For Dopers who don’t live in the mid-Atlantic region, I want to highlight the character of Marcia Donnelly, the assistant principal of Edward Tilghman Middle School. As a Baltimore native, one of the few problems I have with The Wire (and most other films and TV shows set in Baltimore, except those of John Waters) is the almost complete absence of characters who speak with a real Bawlamer accent. The actress playing Connelly is clearly a native because, virtually alone among the cast, she has it. If the show were really authentic, a fair percentage of the white Baltimoreans over 40 would be talking just like her. Most of Season Two’s dockworkers should have had the accent.

For me, that accent connotes the real heart of what makes Baltimore unique. It is not like any other accent. It’s not a southern accent. It was most common on the blue-collar east side of the city back when Bethlehem Steel was the area’s largest employer, but most of my childhood friends, up in the Northern suburbs, spoke that way. (To my intense frustration, except for a few phrases, I can’t do it. My parents weren’t natives.)

My favorite example of Bawlamerese is the term for where we all go for summer vacation: Danny Ayshin*. For more examples, see here.

One more (unrelated) thing: Are we going to get some followup on that revelation about Rawls’ private life from last season? (He was seen in a gay bar.)

  • Down [to] the ocean.

What does “Animal trapped Call 555-1234” mean? It’s stenciled on the boarded up “vacant houses” and I see it all the time on other police shows.

I’m assuming it’s a number for people to call Animal Control if there is an animal trapped in a house.

It the number for animal control in case people notice that an animal is trapped in a house after it is boarded up (by the city).

That’s a good observation about Marlo not being a good poker play. He’s overconfident. The boy’s got a lot of hubris in him and Omar is the first to bring him down a notch. Going to be fun to see how he overreacts, and I have no doubt that he will overreact. I also have a feeling that killing the security guard for simply showing him up might be a real turning point when we look back at the end of the season.

Thanks for pointing out the principal’s accent…I thought it was neat, nice to know that’s “real Bawlamare”. :slight_smile: The deacon is a real local too, unfortunately they don’t have him up on the cast page on the HBO site, but if I recall correctly, he was a dealer as a kid and went to prison for a long stretch.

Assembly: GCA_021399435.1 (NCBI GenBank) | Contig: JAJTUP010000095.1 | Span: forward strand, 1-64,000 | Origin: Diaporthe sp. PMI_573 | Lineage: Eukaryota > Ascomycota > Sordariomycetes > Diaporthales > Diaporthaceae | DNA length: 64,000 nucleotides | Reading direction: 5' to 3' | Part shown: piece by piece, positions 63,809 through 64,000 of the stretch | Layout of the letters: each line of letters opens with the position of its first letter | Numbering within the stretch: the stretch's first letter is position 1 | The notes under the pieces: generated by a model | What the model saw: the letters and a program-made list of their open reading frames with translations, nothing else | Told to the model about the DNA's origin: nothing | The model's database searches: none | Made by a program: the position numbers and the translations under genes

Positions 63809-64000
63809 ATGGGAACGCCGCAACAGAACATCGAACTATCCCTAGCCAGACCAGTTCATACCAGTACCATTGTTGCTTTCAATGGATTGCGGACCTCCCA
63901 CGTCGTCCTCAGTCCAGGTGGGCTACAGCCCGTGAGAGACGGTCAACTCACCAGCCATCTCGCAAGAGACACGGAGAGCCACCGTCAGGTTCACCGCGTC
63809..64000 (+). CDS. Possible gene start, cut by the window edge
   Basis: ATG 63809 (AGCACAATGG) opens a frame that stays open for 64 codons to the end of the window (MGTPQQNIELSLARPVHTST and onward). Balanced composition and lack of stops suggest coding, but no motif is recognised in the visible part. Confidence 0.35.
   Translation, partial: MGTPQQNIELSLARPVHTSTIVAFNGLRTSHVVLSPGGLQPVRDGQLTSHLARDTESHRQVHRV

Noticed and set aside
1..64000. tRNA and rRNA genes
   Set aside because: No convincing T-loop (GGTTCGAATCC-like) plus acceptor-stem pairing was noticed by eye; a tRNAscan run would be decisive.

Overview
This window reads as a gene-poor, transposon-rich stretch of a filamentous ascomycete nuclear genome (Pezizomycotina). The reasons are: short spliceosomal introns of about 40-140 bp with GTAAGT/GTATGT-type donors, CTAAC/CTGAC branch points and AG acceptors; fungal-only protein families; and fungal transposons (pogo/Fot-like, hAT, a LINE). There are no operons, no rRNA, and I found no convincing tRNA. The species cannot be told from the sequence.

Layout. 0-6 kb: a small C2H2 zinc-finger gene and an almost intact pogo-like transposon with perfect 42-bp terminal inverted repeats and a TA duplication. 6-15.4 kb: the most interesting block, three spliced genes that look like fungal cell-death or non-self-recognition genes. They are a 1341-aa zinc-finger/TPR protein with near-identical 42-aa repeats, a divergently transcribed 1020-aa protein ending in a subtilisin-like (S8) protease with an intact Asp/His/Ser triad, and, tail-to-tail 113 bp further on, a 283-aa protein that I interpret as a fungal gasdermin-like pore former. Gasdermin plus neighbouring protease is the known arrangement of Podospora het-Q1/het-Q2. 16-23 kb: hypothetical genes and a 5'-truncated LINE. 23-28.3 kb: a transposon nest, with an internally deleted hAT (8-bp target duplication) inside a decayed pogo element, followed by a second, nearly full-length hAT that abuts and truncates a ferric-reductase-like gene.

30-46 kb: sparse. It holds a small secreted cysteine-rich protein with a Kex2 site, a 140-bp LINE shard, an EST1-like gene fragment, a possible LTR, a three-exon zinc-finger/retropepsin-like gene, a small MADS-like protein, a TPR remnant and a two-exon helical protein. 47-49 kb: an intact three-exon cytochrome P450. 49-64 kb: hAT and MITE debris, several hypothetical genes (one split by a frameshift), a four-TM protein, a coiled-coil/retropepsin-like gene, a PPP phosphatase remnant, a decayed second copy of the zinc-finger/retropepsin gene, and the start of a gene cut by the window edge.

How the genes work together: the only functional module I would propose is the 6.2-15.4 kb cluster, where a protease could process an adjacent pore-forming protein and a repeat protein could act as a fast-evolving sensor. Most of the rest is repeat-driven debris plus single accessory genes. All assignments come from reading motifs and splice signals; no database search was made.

In fact, the number shown is 410-844-6286. In Baltimore, 410-844 (TIme-4) and any four digits gives you the recorded time. I’m sure the producers didn’t want to flood the actual animal control office with calls from Wireheads with too much time on their hands.

They have used 844 numbers on the screens of some of the wiretap computers, too, including in the opening credits. A little more subtle than 555.

IRL, show creator Ed Burns busted the “deacon” when Burns was a city cop and the deacon was a drug dealer.

I really hope this isn’t the story arc that takes out Omar… I’m always worried we’re going to lose him. Is he going to have to run at Prop Joe now, since that stick up was clearly a set-up to get at Marlo?

I see Michael as the next possible Marlo/Avon, though the scene were he took care of his brother before going out broke my heart.

I watched this ep a week ago, so it’s a little hazy now…

I apologize if this question has been asked before.

Hypothetical: If Stringer Bell ran the Westside like he envisioned it, (without Avon’s gangsterism) would it mean a lower murder rate for the city or more?

I’ve been pondering it because part of the problem was Barksdale’s crew beefing with Marlo’s. If they ever take Marlo down, it will create another power vacuum with guys fighting to control the Westside.